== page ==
The new Zaha Hadid-designed museum in Glasgow is using Knauf Insulation’s FactoryClad 32 flexible insulation to meet demanding U-values on a complex 18,000 square metre roof.

The Riverside Museum, which will open to the public in 2011, will create an iconic transport museum on the banks of the River Clyde. The building is designed as a winding tunnel-like structure with a complicated geometry roof that changes its profile over the length of the building to create a three-dimensional wave form.

The brief for design and build roofing specialist Varla (UK) Ltd was to find a flexible insulation that could meet the demanding U-value of 0.20 W/m2K that was continuous over the roof and walls.

Clare Huber of Varla says that she started the search for a suitable material by contacting many insulation suppliers and holding supplier seminars at Varla’s Chester offices.

“The purpose of these seminars was to outline the project as, being such a unique building, I felt it necessary to provide potential suppliers with as much information as possible. The suppliers were then sent away with all the project details and challenged to come back to me with what products they could provide to help us meet this demanding specification.”

She says that rigid foam boards were ruled out early on, as they could not be fitted to the building’s complex curves. There was also a limited cladding zone that could not be altered. Many types of insulation were considered, but glass wool roll provided the best thermal efficiency.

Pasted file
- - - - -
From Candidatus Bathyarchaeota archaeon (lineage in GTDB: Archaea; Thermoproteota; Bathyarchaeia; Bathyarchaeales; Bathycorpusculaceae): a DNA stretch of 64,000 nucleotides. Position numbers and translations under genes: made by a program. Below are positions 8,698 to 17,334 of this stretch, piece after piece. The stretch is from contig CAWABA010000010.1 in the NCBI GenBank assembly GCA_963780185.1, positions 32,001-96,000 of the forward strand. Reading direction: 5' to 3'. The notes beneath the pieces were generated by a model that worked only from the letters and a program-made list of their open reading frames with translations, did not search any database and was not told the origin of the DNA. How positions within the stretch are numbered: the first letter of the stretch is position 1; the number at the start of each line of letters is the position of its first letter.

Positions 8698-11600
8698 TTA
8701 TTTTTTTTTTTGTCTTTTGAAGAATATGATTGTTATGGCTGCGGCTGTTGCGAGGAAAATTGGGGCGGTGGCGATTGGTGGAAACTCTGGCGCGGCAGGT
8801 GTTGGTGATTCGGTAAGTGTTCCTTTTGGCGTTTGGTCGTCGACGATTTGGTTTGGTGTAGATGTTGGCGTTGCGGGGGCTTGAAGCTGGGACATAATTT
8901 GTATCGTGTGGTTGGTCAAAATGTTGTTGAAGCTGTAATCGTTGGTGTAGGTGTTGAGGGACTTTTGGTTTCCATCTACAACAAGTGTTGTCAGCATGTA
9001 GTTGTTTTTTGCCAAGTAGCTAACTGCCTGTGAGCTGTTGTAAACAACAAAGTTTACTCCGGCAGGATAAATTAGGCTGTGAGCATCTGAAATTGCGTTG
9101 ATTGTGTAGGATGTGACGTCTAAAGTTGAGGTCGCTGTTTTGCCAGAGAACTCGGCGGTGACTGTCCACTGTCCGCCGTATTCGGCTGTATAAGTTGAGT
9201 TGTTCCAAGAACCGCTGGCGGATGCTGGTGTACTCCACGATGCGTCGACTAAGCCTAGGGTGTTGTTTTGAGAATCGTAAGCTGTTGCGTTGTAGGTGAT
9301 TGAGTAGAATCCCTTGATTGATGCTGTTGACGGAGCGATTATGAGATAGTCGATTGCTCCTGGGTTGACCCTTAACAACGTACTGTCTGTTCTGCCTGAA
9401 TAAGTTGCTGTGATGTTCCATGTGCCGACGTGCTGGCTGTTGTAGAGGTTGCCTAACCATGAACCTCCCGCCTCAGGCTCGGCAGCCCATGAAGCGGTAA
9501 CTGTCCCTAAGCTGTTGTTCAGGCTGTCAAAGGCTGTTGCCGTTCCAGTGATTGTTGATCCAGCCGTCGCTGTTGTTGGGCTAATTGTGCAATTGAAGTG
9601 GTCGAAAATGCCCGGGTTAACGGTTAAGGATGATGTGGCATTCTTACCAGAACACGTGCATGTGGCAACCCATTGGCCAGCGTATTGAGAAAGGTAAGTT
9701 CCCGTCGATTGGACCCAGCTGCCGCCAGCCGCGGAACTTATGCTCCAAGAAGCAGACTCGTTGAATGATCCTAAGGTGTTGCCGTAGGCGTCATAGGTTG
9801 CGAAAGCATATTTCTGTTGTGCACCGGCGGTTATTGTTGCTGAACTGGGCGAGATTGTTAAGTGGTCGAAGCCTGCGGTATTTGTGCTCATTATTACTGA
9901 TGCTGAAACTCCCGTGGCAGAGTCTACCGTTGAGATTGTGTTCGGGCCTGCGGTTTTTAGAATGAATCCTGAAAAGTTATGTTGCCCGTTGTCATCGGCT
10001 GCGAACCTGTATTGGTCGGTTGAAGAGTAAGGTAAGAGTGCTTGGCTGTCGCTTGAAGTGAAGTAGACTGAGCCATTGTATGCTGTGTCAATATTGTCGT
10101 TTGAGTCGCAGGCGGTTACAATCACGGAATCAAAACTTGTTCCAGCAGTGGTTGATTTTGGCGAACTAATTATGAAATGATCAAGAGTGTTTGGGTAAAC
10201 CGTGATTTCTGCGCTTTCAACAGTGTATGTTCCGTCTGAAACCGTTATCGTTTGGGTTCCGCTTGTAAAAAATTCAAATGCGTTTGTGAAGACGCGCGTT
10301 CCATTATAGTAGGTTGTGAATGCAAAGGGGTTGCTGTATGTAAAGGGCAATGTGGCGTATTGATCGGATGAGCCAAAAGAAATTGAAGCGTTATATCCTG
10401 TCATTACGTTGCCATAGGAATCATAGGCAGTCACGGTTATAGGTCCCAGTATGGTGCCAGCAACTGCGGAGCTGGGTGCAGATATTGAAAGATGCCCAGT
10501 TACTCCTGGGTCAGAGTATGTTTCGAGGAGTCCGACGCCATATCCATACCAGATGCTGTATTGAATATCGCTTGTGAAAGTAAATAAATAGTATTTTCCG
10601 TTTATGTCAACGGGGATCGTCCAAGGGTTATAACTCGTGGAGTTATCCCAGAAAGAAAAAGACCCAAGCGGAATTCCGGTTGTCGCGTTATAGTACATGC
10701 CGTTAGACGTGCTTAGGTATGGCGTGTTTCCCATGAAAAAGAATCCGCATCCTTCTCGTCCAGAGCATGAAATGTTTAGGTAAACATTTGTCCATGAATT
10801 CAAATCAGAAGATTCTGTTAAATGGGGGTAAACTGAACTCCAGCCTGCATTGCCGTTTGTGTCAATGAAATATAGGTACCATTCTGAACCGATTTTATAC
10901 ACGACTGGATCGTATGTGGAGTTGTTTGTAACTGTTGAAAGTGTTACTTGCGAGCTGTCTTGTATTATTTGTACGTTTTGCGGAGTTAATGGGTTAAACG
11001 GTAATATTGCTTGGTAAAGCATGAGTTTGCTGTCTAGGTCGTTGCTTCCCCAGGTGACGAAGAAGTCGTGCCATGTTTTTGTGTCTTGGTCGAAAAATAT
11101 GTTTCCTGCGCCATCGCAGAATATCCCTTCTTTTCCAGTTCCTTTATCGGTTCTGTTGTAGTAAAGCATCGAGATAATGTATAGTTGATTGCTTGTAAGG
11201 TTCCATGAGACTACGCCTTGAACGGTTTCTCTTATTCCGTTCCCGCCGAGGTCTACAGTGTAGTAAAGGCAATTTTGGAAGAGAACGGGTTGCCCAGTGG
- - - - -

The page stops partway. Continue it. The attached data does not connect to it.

The key to Knauf Insulation winning the business was its ability to provide in depth technical support, including complex three-dimensional heat flow modelling calculations. This allowed Knauf Insulation to produce a solution that met all of Varla’s insulation requirements by using a double layer of 100mm FactoryClad 32 roll. This is a flexible, lightweight roll of resilient glass mineral wool with exceptionally high tear strength and a thermal conductivity of just 0.032 W/mK.

In addition, FactoryClad Roll is manufactured from glass mineral wool, which is ideal for limiting the spread of fire -since it holds a Euroclass classification A1, for non-combustibility and will not burn. Nor will it give off toxic smoke or suddenly ignite in a fire due to ‘flashover’. For public buildings such as this, superior fire performance is crucial.

As Clare explains: “With this challenging build the only way we could get a truly accurate U-value was to create a three-dimensional model. Knauf Insulation was the only manufacturer that could offer us a three-dimensional calculation service”.

She says that once Varla had decided on Knauf Insulation, it leaned on them heavily for technical support.

“As this is such a difficult specification we became a very demanding customer, requesting different calculations for all our options. Each time we were met with a quick and efficient response – their technical performance was second to none.”

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